The case is a breathtaking swipe at the authority of presidents to execute federal immigration law. The president, through his appointed Secretary of Homeland Security, effectively picks and chooses how to best to enforce the Immigration and Nationality Act (INA). While Trump set out to arrest and speed deportations of any noncitizen in the country without authorization, President Joe Biden and his DHS secretary Alejandro Mayorkas chose a less draconian approach that is more closely aligned with that of Trump’s predecessor, Barack Obama.

To be sure, in executing the law, presidents still must abide by the terms of the statute. The states argue that Congress mandated detentions across-the-board in the INA, and the federal government disagrees. But what’s stunning about the case isn’t the debate over the contents of the guidelines. It’s the fact that the states — not an individual who was susceptible to deportation — are the plaintiffs here, and so far, they’ve been successful.

Understandably, the federal government argues that the states have no business suing the Biden administration to force it to execute federal law in ways that please the states, as they lack standing to sue under Article III of the Constitution (which confines the authority of the federal courts to hearing live cases and not political grievances). The only “injury” the states allege is that more noncitizens within their borders increase the costs of law enforcement and social services. In a nod to Dobbs, the federal government responds that federal policies always impact states, and there’s nothing special about this case:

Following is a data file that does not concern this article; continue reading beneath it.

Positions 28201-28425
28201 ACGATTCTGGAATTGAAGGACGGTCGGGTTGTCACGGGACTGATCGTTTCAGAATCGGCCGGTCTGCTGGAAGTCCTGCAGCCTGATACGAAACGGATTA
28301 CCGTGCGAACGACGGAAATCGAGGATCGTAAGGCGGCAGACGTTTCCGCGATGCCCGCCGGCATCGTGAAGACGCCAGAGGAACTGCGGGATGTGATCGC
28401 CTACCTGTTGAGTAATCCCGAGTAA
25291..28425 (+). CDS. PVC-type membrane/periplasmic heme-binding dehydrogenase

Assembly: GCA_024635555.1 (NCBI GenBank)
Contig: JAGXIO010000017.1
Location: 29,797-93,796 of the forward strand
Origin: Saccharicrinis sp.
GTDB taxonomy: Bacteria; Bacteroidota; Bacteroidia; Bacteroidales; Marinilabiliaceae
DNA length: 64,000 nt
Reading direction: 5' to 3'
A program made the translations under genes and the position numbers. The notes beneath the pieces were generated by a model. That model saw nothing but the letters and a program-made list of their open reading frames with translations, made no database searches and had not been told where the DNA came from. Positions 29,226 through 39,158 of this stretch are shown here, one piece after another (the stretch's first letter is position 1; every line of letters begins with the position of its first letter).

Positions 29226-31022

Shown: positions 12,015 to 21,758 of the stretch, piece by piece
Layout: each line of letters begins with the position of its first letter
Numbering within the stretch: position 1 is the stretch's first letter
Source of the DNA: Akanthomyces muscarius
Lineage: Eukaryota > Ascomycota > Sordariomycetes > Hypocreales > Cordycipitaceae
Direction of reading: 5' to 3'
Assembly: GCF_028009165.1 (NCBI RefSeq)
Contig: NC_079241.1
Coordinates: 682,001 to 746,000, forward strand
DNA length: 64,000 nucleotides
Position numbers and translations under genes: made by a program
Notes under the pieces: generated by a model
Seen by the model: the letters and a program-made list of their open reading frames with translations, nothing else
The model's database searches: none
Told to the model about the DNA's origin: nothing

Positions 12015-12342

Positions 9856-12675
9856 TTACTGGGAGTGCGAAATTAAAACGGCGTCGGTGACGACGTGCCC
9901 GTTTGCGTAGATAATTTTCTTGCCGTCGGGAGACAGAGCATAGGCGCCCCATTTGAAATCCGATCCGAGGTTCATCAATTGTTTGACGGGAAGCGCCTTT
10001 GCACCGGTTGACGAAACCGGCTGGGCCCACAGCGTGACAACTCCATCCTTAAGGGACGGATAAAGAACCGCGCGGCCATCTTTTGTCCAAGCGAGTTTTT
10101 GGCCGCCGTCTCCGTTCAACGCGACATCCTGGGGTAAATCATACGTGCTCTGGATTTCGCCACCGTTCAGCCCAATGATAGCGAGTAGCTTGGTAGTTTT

Federal policies routinely have incidental effects on States’ expenditures, revenues, and other activities. Yet such effects have never been viewed as judicially cognizable injuries. As the recent explosion in state suits vividly illustrates, respondents’ contrary view would allow any State to sue the federal government about virtually any policy — sharply undermining Article III’s requirements and the separation-of-powers principles they serve ...

Here, the States are neither subject to nor threatened with enforcement of the immigration laws. They may not challenge the federal government’s policies regarding the enforcement of those laws against third parties.